10. Single port laparoscopic surgery

    DEFF Research Database (Denmark)

    Springborg, Henrik; Istre, Olav


    LESS, or laparo-endoscopic single site surgery, is a promising new method in minimally invasive surgery. An increasing number of surgical procedures are being performed using this technique, however, its large-scale adoption awaits results of prospective randomized controlled studies confirming...... potential benefits. Theoretically, cosmetic outcomes, postoperative pain and complication rates could be improved with use of single site surgery. This study describes introduction of the method in a private hospital in Denmark, in which 40 patients have been treated for benign gynecologic conditions....... Although the operations described are the first of their kind reported in Denmark, favorable operating times and very low complication rates are seen. It is the authors' opinion that in addition to being feasible for hysterectomy, single port laparoscopy may become the preferred method for many simple...

  11. Robotic aortic surgery. (United States)

    Duran, Cassidy; Kashef, Elika; El-Sayed, Hosam F; Bismuth, Jean


    Surgical robotics was first utilized to facilitate neurosurgical biopsies in 1985, and it has since found application in orthopedics, urology, gynecology, and cardiothoracic, general, and vascular surgery. Surgical assistance systems provide intelligent, versatile tools that augment the physician's ability to treat patients by eliminating hand tremor and enabling dexterous operation inside the patient's body. Surgical robotics systems have enabled surgeons to treat otherwise untreatable conditions while also reducing morbidity and error rates, shortening operative times, reducing radiation exposure, and improving overall workflow. These capabilities have begun to be realized in two important realms of aortic vascular surgery, namely, flexible robotics for exclusion of complex aortic aneurysms using branched endografts, and robot-assisted laparoscopic aortic surgery for occlusive and aneurysmal disease.

  12. Impact of Obstructive Sleep Apnea and Snoring on Left Ventricular ...

    African Journals Online (AJOL)

    Impact of Obstructive Sleep Apnea and Snoring on Left Ventricular Mass and Diastolic Function in. Hypertensive Nigerians. Akintunde AA1,2, Kareem L1, Bakare A1, Audu M1. 1Department of Medicine, Division of Cardiology, Ladoke Akintola University of Technology Teaching Hospital, Ogbomoso,. Nigeria, 2Goshen ...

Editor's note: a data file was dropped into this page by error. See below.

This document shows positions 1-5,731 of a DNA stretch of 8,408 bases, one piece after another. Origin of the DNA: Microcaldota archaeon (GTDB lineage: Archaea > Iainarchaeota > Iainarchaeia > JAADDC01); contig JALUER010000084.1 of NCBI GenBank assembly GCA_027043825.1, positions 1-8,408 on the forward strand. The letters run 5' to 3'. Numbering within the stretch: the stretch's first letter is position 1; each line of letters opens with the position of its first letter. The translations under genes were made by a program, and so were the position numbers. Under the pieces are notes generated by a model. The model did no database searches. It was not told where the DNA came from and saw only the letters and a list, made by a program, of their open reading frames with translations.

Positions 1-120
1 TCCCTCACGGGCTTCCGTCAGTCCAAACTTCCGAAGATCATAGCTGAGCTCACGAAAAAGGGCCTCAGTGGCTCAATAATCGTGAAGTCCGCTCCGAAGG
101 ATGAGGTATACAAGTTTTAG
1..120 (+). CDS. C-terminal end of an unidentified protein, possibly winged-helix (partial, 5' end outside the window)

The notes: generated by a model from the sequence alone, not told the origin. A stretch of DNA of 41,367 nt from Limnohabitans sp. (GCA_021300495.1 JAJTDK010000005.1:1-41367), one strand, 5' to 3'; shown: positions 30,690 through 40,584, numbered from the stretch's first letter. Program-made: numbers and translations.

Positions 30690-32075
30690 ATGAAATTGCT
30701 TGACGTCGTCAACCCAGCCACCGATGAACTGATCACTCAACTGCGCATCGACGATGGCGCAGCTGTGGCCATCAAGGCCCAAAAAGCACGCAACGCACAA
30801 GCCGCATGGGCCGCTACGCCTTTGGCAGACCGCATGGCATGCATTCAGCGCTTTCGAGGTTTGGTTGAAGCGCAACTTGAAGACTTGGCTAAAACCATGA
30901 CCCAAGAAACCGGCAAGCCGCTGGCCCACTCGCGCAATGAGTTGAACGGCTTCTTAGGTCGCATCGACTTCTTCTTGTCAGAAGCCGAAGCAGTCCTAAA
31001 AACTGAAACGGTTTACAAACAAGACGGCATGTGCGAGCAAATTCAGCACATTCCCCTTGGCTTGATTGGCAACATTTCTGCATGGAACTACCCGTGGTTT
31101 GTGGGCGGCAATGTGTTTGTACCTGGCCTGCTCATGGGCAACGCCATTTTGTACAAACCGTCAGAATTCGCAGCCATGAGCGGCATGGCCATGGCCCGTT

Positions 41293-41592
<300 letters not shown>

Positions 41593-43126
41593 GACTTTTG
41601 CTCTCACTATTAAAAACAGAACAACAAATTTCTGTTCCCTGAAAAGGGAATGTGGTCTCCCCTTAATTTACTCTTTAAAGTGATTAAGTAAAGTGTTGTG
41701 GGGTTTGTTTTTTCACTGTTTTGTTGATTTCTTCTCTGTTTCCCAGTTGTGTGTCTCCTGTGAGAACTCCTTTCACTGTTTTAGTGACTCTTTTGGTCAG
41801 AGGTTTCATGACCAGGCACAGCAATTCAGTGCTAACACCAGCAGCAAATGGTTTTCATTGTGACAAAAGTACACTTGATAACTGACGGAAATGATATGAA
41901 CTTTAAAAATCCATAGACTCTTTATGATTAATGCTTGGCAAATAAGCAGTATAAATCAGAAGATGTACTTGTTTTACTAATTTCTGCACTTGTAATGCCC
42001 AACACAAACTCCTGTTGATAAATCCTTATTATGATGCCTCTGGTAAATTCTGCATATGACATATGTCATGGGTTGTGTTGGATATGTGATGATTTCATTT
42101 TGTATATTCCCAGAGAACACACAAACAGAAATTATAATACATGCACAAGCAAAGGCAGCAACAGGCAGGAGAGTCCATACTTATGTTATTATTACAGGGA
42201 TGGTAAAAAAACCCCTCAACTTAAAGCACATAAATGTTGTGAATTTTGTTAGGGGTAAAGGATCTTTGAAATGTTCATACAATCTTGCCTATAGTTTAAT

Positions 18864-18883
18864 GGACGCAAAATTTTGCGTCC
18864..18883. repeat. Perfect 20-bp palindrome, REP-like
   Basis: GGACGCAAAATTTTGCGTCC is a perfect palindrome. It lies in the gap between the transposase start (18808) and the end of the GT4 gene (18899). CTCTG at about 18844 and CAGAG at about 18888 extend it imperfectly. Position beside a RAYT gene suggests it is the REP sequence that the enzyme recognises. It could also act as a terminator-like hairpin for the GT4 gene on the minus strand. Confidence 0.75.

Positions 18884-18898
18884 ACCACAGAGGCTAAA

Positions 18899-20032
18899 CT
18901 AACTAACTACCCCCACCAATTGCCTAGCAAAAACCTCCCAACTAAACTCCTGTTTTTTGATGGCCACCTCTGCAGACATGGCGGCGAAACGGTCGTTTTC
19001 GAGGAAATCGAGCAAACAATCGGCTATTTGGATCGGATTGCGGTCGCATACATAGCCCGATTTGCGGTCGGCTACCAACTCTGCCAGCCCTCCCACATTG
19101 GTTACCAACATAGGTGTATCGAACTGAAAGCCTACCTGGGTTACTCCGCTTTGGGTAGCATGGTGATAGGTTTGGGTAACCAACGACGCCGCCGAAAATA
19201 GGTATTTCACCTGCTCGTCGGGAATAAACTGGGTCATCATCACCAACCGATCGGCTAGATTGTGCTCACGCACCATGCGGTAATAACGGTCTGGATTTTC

13. Y-Chromosome short tandem repeat, typing technology, locus ...

    African Journals Online (AJOL)



    Jul 8, 2015 ... Y-Chromosome short tandem repeat, typing technology, locus information and allele frequency in different population: A review. Muhanned Abdulhasan Kareem1, Ameera Omran Hussein2 and Imad Hadi Hameed2*. 1Babylon University, Centre of Environmental Research, Hilla City, Iraq. 2Department of ...

  14. Risk factors for treatment failure in surgery for primary hyperparathyroidism

    DEFF Research Database (Denmark)

    Madsen, Anders Rørbæk; Rasmussen, Lars; Godballe, Christian


    Surgery for primary hyperparathyroidism (pHPT) has a high cure-rate and few complications. Preoperative localization procedures have permitted a dramatic shift from routine bilateral exploration to focused, minimally invasive procedures. At Odense University Hospital, Denmark, the introduction...... University hospital, Denmark, was analyzed. A shift in strategy was made in 2006 and at the same time new surgeons started training in parathyroid surgery. Biochemical-, clinical- and follow-up data were analyzed. Overall cure-rate was 90.7 %. Complication rates were 1.1 % for hemorrhage, 1.1 % for wound...

  15. Wide Awake Hand Surgery. (United States)

    Lied, Line; Borchgrevink, Grethe E; Finsen, Vilhjalmur


    "Wide awake hand surgery", where surgery is performed in local anaesthesia with adrenaline, without sedation or a tourniquet, has become widespread in some countries. It has a number of potential advantages and we wished to evaluate it among our patients. All 122 patients treated by this method during one year were evaluated by the surgeons and the patients on a numerical scale from 0 (best/least) to 10 (worst/most). Theatre time was compared to that recorded for a year when regional or general anaesthesia had been used. The patients' mean score for the general care they had received was 0.1 (SD 0.6), for pain during lidocaine injection 2.4 (SD 2.2), for pain during surgery 0.9 (SD 1.5), and for other discomfort during surgery 0.5 (SD 1.4). Eight reported that they would want general anaesthesia if they were to be operated again. The surgeons' mean evaluation of bleeding during surgery was 1.6 (SD 1.8), oedema during surgery 0.4 (SD 1.1), general disadvantages with the method 1.0 (SD 1.6) and general advantages 6.5 (SD 4.3). The estimation of advantages was 9.9 (DS 0.5) for tendon suture. 28 patients needed intra-operative additional anaesthesia. The proportion was lower among trained hand surgeons and fell significantly during the study period. Non-surgical theatre time was 46 (SD 15) minutes during the study period and 55 (SD 22) minutes during the regional/general period (p theatre.